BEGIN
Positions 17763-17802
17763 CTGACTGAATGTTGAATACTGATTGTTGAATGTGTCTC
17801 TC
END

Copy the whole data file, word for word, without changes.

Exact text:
Positions 17763-17802
17763 CTGACTGAATGTTGAATACTGATTGTTGAATGTGTCTC
17801 TC